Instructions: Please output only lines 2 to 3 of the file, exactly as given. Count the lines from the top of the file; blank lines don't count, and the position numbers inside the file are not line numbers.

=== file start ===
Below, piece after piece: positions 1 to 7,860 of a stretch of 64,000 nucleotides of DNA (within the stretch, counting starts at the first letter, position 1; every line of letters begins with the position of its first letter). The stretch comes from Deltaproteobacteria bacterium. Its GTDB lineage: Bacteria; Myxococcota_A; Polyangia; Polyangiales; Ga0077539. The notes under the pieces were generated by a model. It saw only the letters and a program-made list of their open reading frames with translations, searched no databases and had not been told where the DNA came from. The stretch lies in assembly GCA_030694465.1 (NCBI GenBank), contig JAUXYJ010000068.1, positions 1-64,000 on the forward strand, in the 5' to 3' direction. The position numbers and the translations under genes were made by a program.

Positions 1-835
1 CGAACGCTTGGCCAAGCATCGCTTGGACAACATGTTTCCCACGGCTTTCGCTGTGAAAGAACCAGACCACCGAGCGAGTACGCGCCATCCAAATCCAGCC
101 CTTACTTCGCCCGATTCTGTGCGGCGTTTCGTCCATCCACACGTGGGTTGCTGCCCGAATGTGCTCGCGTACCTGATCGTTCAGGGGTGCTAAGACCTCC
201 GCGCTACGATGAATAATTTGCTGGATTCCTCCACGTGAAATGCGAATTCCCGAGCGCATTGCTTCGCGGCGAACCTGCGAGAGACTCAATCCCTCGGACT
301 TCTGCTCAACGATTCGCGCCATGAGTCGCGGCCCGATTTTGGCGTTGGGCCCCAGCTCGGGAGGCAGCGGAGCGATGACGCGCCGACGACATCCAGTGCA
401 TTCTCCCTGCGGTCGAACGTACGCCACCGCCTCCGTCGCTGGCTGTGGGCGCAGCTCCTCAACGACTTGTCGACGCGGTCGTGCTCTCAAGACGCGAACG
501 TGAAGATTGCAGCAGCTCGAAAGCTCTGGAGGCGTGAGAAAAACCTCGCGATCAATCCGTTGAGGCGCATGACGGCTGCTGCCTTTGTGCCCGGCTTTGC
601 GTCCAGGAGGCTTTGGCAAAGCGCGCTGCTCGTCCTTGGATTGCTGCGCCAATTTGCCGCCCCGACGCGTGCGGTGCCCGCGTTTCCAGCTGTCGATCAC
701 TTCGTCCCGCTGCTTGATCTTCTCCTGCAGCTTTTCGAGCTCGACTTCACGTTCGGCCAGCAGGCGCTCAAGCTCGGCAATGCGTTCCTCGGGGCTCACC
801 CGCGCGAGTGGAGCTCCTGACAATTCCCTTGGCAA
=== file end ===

Positions 1-835
1 CGAACGCTTGGCCAAGCATCGCTTGGACAACATGTTTCCCACGGCTTTCGCTGTGAAAGAACCAGACCACCGAGCGAGTACGCGCCATCCAAATCCAGCC